Science Meltdown Part III?

in science •  last month

Since the existence of modern science, the replicability (others get the same results) of experiments and studies was always a problem. And of course the increasing complexity of science does not help to prevent errors nor does the complexity of the human mind or body, when studied.

Still there seems to be an awful lot of studies that are not replicable, and not always can the reason be found in errors of the experiment (see also the Wikipedia article on replication crisis).

Now it seems that in the already hard to do cancer science there is a decade old problem that could render up to 33’000 studies more or less useless. (They may still be valid, but who wants to sieve through them to see if they are?)

The reason is the wide use of contaminated cell lines.


pic CC0

Most cells used in research are going back to only a few hundred “donors”. To do your research you have to have the right cells. It is easy to see that is important to know if your cells are from a heart or from a lung, if you want to study reasons for lung cancer.

But since nothing is perfect, some of those cell lines have become contaminated by other cells or have contaminated other cell lines themselves. Surprisingly this is not really new, but why does nobody know about this?

"Employees at [biomedical cell distribution] centres recognise the problem, but claim no one will listen to them," says Halffman.
"Sometimes it involves semi-private companies that refuse to disclose anything for fear of reputation or financial damage. The biggest factor by far is pride and fear of reputation damage."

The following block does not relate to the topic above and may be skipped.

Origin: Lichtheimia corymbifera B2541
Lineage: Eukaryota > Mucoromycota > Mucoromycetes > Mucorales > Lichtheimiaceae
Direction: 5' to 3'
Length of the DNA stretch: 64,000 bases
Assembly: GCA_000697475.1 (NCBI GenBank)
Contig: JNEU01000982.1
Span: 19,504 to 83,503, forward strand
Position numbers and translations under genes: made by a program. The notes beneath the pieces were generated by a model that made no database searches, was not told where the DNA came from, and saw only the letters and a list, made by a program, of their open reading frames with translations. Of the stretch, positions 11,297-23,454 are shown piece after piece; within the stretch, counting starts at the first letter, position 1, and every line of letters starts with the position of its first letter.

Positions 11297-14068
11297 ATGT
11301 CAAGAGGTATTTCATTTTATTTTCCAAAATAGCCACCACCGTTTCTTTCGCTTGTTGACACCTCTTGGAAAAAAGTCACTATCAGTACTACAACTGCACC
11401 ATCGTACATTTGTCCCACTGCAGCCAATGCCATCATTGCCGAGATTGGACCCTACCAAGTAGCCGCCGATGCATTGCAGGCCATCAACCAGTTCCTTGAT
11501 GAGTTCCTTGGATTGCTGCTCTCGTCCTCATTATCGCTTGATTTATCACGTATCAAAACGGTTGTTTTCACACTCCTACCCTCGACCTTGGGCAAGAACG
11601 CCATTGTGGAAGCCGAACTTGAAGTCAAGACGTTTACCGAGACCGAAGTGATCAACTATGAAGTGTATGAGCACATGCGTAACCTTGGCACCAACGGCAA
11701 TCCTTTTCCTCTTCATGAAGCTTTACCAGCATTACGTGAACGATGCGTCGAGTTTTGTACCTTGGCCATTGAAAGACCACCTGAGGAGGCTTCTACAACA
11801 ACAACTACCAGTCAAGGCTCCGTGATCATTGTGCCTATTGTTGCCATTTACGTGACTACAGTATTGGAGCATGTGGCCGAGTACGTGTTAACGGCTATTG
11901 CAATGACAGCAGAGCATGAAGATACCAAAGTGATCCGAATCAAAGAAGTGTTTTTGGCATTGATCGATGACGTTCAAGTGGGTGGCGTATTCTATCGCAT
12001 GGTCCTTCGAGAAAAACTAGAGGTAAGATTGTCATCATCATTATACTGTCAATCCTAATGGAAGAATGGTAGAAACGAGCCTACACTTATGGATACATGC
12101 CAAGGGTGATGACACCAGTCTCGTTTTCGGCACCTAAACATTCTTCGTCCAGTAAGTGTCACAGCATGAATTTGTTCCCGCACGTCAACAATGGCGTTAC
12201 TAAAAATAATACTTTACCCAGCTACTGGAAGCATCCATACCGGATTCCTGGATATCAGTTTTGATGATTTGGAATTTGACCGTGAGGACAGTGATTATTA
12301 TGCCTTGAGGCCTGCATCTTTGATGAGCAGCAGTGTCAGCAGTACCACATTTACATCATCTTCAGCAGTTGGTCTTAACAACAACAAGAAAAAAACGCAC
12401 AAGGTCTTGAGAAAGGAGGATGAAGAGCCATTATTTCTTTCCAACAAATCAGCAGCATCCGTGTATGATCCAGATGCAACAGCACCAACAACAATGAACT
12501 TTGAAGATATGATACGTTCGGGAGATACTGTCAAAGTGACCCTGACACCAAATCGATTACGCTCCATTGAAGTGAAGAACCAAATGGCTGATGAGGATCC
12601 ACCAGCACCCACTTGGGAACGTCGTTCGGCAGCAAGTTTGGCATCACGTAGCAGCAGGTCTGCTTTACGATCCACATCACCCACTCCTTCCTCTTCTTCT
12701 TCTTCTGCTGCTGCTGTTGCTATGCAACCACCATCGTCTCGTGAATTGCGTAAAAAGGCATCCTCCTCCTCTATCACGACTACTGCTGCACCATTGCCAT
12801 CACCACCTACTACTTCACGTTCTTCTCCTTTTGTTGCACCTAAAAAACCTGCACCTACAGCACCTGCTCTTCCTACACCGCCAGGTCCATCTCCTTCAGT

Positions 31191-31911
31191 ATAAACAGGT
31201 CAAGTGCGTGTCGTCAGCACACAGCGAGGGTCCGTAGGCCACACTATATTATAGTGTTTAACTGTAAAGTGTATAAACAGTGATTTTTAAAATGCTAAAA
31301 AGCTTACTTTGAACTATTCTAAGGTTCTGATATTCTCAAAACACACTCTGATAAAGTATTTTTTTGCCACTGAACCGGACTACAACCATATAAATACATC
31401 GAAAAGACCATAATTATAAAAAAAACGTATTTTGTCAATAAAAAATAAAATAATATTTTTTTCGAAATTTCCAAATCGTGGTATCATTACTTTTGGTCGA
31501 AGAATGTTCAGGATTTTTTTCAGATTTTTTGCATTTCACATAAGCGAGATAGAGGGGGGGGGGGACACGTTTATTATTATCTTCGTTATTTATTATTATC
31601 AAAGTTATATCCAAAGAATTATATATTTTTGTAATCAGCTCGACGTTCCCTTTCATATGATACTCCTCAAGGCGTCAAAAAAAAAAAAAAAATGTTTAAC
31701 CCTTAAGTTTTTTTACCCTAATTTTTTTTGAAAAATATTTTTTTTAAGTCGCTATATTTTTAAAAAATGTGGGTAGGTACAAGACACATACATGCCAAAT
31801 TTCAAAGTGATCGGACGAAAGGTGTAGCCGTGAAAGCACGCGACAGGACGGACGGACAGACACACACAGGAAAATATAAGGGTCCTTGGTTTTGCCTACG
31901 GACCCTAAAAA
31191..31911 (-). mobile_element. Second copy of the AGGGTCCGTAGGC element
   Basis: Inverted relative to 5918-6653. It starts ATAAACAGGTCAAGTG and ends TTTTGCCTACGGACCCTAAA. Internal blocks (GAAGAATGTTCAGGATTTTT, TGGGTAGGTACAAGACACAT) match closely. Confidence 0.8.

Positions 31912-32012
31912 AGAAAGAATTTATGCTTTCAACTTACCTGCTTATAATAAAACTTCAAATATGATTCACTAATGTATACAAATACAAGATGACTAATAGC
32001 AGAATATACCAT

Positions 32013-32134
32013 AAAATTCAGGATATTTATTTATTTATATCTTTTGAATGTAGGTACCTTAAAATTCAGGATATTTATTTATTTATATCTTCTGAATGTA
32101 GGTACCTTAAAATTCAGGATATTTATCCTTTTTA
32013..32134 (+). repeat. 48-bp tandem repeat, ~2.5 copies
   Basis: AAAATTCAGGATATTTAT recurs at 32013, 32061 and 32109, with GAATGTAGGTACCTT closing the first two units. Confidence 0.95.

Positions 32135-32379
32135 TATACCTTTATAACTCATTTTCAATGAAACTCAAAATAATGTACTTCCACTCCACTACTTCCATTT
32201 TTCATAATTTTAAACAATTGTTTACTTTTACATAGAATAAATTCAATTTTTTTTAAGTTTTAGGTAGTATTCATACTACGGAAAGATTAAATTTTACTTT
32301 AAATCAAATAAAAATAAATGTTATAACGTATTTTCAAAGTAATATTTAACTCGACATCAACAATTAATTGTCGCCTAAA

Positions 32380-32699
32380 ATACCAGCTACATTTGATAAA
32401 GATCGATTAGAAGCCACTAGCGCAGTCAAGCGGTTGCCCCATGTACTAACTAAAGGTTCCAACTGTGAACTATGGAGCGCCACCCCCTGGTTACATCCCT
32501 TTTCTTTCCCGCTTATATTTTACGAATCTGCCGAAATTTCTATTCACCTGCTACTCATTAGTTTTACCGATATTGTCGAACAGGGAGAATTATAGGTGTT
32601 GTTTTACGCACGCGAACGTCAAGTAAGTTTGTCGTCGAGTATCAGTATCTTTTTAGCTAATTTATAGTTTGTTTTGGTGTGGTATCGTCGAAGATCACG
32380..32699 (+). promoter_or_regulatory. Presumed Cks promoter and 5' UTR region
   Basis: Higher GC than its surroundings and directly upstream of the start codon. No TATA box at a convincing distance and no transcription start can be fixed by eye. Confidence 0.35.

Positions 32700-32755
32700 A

Another contributing issue is pressure to publish, with researchers not having the time or money to verify their cell cultures adequately before they begin their research.
Of course, the tendency to skip that all-important verification is only something that worsens the broader reproducibility crisis plaguing science.

Still, it is important to keep in mind that, while this may be very bad, it does not make every research useless. What we need is a better error management: not blaming and bad-mouthing, but the honest try to make things better the next time. That is science.

And just keep in mind that even the best study may just have lost to a very unfriendly Random Number Generator that some people call life.

source

Click for the German version of this post at my German account.

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A good post and it is useful knowledge @lennstar.

Calling @originalworks :)
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I lick myself, maybe it helps against cancer, who knows? :D
It is my @originalworks

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